Le Carnaval des Animaux' (The Carnival of the Animals) is a musical suite of fourteen movements by the French Romantic composer Camille Saint-Saëns.

Le Carnaval was composed in February 1886 while Saint-Saëns was vacationing in a small Austrian village. It was originally scored for a chamber group of flute, clarinet, two pianos, glass harmonica, xylophone, two violins, viola, cello and double bass, but is usually performed today with a full orchestra of strings, and with a glockenspiel substituting for the rare glass harmonica.

Saint-Saëns, apparently concerned that the piece was too frivolous and likely to harm his reputation as a serious composer, suppressed performances of it and only allowed one movement, Le Cygne, to be published in his lifetime. Only small private performances were given for close friends like Franz Liszt.

Saint-Saëns did, however, include a provision which allowed the suite to be published after his death, and it has since become one of his most popular works. It is a favorite of music teachers and young children, along with Prokofiev's Peter and the Wolf and Britten's The Young Person's Guide to the Orchestra.

Strings without double-bass, two pianos, flute, and harmonica: This is one of the more musically rich movements. The melody is played by the flute, backed by the strings, on top of tumultuous, glissando like runs in the piano. The first piano plays a descending ten-on-one ostinato, while the second plays a six-on-one. These figures, plus the occasional glissando from the harmonica, are very evocative of a peaceful, dimly-lit aquarium. This intermittent section where the pianos play high sixteenths is reminiscent of parts of Tchaikovsky's ballet, The Nutcracker.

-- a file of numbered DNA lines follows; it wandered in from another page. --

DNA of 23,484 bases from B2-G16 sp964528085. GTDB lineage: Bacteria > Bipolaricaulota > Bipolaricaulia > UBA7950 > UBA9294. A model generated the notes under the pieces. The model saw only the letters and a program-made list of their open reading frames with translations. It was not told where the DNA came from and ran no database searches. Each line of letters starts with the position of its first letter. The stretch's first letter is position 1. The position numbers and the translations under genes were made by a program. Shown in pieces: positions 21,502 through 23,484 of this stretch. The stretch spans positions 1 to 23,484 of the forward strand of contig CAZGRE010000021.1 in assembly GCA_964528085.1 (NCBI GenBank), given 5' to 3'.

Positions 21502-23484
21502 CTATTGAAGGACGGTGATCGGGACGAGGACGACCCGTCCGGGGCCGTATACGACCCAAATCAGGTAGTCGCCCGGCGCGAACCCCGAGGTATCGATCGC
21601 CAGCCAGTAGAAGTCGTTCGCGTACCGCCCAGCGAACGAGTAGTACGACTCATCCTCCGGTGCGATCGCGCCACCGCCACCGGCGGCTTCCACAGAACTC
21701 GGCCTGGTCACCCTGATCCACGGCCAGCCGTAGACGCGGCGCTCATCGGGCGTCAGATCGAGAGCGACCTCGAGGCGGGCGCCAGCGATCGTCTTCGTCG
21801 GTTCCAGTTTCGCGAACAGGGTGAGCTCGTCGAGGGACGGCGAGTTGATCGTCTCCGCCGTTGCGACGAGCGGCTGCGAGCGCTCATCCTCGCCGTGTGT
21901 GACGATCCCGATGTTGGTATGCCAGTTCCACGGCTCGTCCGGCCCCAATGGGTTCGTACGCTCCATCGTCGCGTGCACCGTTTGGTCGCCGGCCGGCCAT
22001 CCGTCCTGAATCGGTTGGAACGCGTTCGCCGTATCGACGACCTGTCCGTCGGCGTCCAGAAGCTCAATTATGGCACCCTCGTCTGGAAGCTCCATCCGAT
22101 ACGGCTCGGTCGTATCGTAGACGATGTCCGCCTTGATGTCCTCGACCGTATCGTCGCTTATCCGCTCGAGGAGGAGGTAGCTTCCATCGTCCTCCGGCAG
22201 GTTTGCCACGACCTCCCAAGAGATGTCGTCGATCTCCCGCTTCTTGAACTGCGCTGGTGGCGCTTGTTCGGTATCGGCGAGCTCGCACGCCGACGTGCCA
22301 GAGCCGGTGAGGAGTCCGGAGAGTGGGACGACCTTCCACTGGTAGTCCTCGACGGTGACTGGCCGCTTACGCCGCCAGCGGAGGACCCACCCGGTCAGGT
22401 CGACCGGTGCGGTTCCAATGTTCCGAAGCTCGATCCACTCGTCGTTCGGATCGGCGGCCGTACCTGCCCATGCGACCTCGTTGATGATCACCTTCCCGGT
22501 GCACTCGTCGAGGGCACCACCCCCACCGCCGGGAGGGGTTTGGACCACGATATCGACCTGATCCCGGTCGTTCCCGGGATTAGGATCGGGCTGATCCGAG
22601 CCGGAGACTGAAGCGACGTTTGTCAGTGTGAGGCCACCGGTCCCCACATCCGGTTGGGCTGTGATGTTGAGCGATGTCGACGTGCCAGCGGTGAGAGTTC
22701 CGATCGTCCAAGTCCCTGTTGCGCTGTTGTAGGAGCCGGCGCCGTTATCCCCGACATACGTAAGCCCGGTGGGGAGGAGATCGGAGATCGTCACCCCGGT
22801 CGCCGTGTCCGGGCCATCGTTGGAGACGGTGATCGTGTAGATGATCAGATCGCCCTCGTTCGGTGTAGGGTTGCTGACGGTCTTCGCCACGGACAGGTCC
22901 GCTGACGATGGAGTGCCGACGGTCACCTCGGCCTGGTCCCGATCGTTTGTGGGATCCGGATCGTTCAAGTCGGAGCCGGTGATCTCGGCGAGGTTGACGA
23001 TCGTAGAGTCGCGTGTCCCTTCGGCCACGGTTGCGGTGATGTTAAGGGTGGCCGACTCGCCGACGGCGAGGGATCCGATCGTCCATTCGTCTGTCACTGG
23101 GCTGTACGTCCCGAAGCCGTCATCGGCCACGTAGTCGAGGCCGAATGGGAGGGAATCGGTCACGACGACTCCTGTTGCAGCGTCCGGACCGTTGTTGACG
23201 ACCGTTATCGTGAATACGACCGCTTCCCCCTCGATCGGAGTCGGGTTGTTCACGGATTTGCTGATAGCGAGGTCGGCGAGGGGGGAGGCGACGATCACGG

Aquarium is featured in the trailers for the 1994 film Only You, the 1974 film The Godfather Part II, the 2006 film Charlotte's Web and the 2008 film The Curious Case of Benjamin Button, and appears to be one of the influences on the main theme in Walt Disney's Beauty and the Beast and is especially prominent in the cue titled "The West Wing". It is also the opening theme music to the 1978 film Days of Heaven and the opening and closing theme in the 1992 film documentary, Visions of Light. Aquarium is played throughout the Simpsons episode "The Wife Aquatic," and can be heard in the The Ren and Stimpy Show episode entitled, "Rubber Nipple Salesmen." It is also heard in the video game Crash Tag Team Racing, and along with "Swan" is part of the soundtrack of the video game Burnout Paradise (2008 edition). It is also used in the film "Impressions de France", shown at the French theater in EPCOT's Showcase of Nations (see Walt Disney World in Orlando, Florica).
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If a plane's stationary, can it take off? [Dec. 4th, 2009|04:33 pm]
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I have a sheep doing roofing over at my house. Drop in.We'll put on Zeppelin and eat Cheddar Cheese. [Dec. 4th, 2009|04:56 pm]
I watched this the first time around trying not to watch the lips too much, as I thought it would spoil the dubbing.
I was left wondering what the hell all the gibberish dubbing was about.

I then noticed it was dubbed to ensure the mouth movements matched the dubbing. Jesus is a raisin, indeed.

Good for a chuckle, and a bit of daftness:

(Has swearing)
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Oooo... fizzy. [Dec. 4th, 2009|09:24 pm]